• The invention may be characterized as an automobile lease system that allows a lessee to lease an automobile from a lessor, and includes a supply of automobiles, and control structure coupled to each of the automobiles. The system also includes lease structure that is operable with the control structure to allow a lessee to lease a desired one of the automobiles without regard to the creditworthiness of the lessee. The control structure is also constructed to allow the lessor to control access to a desired automobile by a lessee based upon whether the lessee performs certain preselected, required tasks. The control structure also includes communication substructure allowing the lessor and lessee to communicate with each other after the lessee has leased the automobile.
  • The control structure may be constructed with first-communication substructure, allowing the lessor and lessee to communicate with each other after the lessee has leased the automobile, and second-communication substructure, allowing the lessor to communicate with the automobile. One of the preselected, required tasks may be to make a periodic payment, and the control structure is constructed to allow the lessee to make a payment that is accepted by the lessor.
  • The invention may also be characterized as a retail-automobile leasing system that allows a lessee to lease an automobile from a lessor. That system of the invention includes a supply of automobiles, and control structure coupled to each of the automobiles. Retail-lease structure is operable with the control structure to allow a lessee to lease a desired one of the automobiles without regard to the creditworthiness of the lessee. The control structure allows the lessor to control access to a desired automobile by a lessee based upon whether the lessee performs certain preselected, required tasks. The control structure also includes communication substructure allowing the lessor and lessee to communicate with each other after the lessee has leased the automobile. One of the preselected, required tasks is to make a periodic payment, and the control structure allows the lessee to make a payment that is accepted by the lessor.
  • BRIEF DESCRIPTION OF THE DRAWINGS
  • FIG. 1 is a schematic block diagram showing a version of the method of the invention.
  • FIG. 2 is a schematic block diagram showing another version of the method of the invention.
  • FIG. 3 is a schematic block diagram showing a version of the system of the invention.
  • FIG. 4 is a schematic block diagram showing another version of the system of the invention.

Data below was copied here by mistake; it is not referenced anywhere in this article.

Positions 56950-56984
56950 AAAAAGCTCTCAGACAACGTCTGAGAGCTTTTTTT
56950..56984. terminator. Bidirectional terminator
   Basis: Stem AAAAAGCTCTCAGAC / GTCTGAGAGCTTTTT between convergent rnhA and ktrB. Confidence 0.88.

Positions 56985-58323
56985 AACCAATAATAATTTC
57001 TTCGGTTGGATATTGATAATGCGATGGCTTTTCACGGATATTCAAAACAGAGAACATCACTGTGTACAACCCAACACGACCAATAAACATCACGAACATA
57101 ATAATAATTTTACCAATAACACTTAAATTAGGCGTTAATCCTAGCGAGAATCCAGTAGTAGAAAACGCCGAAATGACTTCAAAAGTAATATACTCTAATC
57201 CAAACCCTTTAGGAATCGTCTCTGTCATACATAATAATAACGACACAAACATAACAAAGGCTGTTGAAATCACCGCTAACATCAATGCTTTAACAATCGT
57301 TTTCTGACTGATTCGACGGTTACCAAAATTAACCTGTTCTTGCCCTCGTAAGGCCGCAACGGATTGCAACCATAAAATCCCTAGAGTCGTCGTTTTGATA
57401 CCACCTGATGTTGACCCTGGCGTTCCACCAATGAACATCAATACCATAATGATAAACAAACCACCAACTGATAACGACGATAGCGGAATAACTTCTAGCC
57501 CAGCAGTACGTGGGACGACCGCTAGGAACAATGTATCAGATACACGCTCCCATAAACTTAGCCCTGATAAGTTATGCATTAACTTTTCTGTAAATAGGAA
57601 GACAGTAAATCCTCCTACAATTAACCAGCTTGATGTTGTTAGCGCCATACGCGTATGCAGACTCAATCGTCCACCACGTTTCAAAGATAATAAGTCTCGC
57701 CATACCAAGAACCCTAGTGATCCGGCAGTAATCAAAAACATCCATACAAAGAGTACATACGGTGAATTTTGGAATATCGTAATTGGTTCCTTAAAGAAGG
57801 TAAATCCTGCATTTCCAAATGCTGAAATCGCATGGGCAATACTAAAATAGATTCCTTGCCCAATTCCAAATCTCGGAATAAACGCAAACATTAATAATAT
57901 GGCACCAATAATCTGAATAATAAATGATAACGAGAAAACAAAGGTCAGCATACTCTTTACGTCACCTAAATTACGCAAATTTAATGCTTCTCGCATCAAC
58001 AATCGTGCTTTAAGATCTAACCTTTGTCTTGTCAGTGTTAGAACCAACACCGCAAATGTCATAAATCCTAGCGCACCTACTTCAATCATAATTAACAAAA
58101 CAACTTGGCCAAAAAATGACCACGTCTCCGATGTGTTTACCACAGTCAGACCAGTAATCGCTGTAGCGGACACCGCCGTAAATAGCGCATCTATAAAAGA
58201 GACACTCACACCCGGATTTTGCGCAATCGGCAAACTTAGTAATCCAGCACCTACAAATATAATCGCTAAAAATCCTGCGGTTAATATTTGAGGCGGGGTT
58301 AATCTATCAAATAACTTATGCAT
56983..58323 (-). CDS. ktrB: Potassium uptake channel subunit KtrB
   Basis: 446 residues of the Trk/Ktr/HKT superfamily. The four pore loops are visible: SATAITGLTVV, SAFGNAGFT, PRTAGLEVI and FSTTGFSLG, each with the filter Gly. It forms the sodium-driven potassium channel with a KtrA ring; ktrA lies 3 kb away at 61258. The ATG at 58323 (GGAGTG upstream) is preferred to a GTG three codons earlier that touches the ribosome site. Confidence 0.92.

• FIG. 5 is a schematic block diagram showing another version of the method of the invention.
  • FIG. 6 is a schematic block diagram showing another version of the system of the invention.
  • FIG. 7 is an isometric view of an automobile with an automobile-control mechanism used with and included in the method and system of the invention.
  • DETAILED DESCRIPTION
  • Referring to FIG. 1, there is shown a method 10 of allowing an owner to permit use of an automobile by a requestor regardless of creditworthiness. A first step 12 involves receiving a request from a requestor, followed by a second step 14 of providing the automobile to the requester. The providing step is done by requiring the requestor to agree to perform preselected tasks required by the owner, and by preventing the requestor from using the automobile if the requestor does not perform at least one of the preselected tasks. The preselected tasks may include monthly payment obligations to the owner, as well as maintaining automobile insurance. The idea is for the owner to require tasks that are pertinent to the permitted use of the automobile.
  • Still referring to FIG. 1, the preventing step is performed by using an asset-control mechanism 16 that allows the owner to control the automobile if the requestor does not perform at least one of the preselected tasks. Method 10 also includes step 18 of performing providing step 14 without any regard for the creditworthiness of the requestor.
  • The asset-control mechanism may include any mechanism that can be controlled remotely or by a timing-control device, and that can be suitably coupled to the automobile to prevent an individual (such as a requester, renter, lessee, purchaser) from using it. Suitable coupling of such a mechanism may include coupling to the wheels, door-lock mechanism, ignition or engine-related controls.